Bluebirds (Sialia) are a traditional symbol of happiness and optimism in American society. Ethnographers tell us that this association existed prior to European colonization: in Iroquois mythology, the call of the bluebird could ward off the cold, dark power of Sawiskera, the cruel deity of winter (we need to write more about that character some other winter day!). Members of the thrush family, bluebirds are insectivores which raise two broods of fledglings a year in nests which they build in small elevated cavities in trees or old fence posts (or, these days, in bluebird houses helpfully put up by enthusiasts). Bluebirds live on insects and small arthropods which they supplement with berries and they are preyed on by more or less everything (skunks, owls, kestrels, snakes, cats, cars, chipmunks, foxes, flying squirrels, black bears, fire ants, raccoons, etc…etc). There are three closely related species of bluebirds living in North America, although each of the pictures here shows the eastern bluebird (Sialia sialis) which I grew up with and which was a sort of totemic creature of the family farm where the handsome birds flourished.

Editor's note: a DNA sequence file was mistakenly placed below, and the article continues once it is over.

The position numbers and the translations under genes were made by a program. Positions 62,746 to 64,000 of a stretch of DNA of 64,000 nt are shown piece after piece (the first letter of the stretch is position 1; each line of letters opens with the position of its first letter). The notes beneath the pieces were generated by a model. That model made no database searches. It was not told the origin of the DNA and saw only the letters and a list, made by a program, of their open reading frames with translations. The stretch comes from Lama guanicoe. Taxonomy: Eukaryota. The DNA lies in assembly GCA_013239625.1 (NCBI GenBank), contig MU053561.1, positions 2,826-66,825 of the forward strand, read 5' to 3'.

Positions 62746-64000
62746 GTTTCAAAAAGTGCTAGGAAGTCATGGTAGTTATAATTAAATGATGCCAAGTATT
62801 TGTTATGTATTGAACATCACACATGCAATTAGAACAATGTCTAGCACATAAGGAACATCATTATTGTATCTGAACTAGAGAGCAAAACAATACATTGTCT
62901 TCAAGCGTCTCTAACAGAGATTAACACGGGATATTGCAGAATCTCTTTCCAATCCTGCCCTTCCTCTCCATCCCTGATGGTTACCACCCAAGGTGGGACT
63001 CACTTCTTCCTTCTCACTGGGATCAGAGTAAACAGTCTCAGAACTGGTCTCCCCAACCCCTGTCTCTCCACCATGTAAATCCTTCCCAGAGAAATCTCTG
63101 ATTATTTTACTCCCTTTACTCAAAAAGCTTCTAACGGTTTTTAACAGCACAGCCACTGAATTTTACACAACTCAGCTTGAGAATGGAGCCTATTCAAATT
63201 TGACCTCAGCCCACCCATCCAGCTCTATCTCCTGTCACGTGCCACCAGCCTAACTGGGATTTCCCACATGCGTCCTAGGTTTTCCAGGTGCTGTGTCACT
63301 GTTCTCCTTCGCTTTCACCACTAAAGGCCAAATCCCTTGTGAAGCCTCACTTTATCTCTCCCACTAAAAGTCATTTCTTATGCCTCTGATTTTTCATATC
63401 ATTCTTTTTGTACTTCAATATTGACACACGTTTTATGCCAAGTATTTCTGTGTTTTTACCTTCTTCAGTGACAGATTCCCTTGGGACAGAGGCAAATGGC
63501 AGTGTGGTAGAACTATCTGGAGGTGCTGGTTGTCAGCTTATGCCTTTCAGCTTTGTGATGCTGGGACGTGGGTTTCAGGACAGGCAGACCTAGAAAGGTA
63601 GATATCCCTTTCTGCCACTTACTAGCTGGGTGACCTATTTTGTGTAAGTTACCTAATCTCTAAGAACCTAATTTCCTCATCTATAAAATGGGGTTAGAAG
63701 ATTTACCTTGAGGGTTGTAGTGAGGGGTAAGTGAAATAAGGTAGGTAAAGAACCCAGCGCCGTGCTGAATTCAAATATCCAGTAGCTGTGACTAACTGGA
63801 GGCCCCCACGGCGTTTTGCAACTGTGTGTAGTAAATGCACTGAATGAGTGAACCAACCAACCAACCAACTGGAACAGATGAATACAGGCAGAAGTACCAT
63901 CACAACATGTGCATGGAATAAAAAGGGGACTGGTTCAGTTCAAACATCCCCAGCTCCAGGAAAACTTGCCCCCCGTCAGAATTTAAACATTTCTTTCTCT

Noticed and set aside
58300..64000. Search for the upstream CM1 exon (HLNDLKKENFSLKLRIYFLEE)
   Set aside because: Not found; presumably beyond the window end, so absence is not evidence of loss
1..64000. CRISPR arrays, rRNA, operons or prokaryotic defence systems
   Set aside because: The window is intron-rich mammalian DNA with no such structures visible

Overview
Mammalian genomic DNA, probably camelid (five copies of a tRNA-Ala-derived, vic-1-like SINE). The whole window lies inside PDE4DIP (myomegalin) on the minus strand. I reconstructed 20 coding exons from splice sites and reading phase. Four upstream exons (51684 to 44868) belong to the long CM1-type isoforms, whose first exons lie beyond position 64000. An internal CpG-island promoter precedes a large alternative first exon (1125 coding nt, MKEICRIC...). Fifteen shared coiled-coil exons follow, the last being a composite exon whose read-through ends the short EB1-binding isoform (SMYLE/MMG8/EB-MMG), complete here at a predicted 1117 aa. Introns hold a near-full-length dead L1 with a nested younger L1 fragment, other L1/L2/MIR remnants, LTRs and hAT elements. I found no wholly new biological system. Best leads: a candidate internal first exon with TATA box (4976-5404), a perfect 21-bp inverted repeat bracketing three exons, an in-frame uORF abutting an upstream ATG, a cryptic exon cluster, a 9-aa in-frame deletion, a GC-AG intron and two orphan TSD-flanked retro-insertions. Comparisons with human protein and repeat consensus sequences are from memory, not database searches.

Outside Knoxville, (Wayne Ferrebee, 2020) Ink and watercolor

Now that the holidays have passed, it has occurred to me that I should post some of the India ink and watercolor illustrations which I have been making lately for fun (or, more accurately, because my subconscious torments me unless I draw them). The first (above) is a little illustration which I made as a gift for my erstwhile roommate, Jennifer. Sadly, Jennifer gave up on the germinal chaos of Brooklyn and fled away forever to live in the bosky dells of Knoxville (or whatever it is they have down there). But she used the epistolary arts to request a drawing of a magical elf desporting among many varieties of fungi just outside of her new home city.